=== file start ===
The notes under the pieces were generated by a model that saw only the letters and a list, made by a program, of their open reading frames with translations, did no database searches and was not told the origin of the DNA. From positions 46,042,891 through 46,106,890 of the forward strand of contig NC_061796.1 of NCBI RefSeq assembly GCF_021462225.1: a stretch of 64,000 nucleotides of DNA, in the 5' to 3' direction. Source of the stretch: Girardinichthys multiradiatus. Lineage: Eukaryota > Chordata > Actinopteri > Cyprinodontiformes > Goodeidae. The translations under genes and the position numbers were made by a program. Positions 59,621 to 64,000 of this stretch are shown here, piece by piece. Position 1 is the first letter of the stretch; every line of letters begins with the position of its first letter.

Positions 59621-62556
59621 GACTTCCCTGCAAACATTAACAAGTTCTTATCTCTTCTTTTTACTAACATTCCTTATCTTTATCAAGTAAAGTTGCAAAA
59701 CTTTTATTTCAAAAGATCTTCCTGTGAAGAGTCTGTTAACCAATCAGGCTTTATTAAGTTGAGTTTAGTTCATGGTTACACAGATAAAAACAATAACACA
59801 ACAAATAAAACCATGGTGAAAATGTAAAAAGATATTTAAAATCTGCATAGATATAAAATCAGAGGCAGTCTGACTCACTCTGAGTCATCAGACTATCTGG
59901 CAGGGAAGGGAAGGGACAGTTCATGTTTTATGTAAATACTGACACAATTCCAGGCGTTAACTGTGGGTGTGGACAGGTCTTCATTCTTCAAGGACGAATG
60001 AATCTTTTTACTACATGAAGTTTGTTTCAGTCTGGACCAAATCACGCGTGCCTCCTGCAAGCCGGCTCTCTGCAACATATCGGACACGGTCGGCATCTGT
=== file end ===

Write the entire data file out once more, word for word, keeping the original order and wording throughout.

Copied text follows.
The notes under the pieces were generated by a model that saw only the letters and a list, made by a program, of their open reading frames with translations, did no database searches and was not told the origin of the DNA. From positions 46,042,891 through 46,106,890 of the forward strand of contig NC_061796.1 of NCBI RefSeq assembly GCF_021462225.1: a stretch of 64,000 nucleotides of DNA, in the 5' to 3' direction. Source of the stretch: Girardinichthys multiradiatus. Lineage: Eukaryota > Chordata > Actinopteri > Cyprinodontiformes > Goodeidae. The translations under genes and the position numbers were made by a program. Positions 59,621 to 64,000 of this stretch are shown here, piece by piece. Position 1 is the first letter of the stretch; every line of letters begins with the position of its first letter.

Positions 59621-62556
59621 GACTTCCCTGCAAACATTAACAAGTTCTTATCTCTTCTTTTTACTAACATTCCTTATCTTTATCAAGTAAAGTTGCAAAA
59701 CTTTTATTTCAAAAGATCTTCCTGTGAAGAGTCTGTTAACCAATCAGGCTTTATTAAGTTGAGTTTAGTTCATGGTTACACAGATAAAAACAATAACACA
59801 ACAAATAAAACCATGGTGAAAATGTAAAAAGATATTTAAAATCTGCATAGATATAAAATCAGAGGCAGTCTGACTCACTCTGAGTCATCAGACTATCTGG
59901 CAGGGAAGGGAAGGGACAGTTCATGTTTTATGTAAATACTGACACAATTCCAGGCGTTAACTGTGGGTGTGGACAGGTCTTCATTCTTCAAGGACGAATG
60001 AATCTTTTTACTACATGAAGTTTGTTTCAGTCTGGACCAAATCACGCGTGCCTCCTGCAAGCCGGCTCTCTGCAACATATCGGACACGGTCGGCATCTGT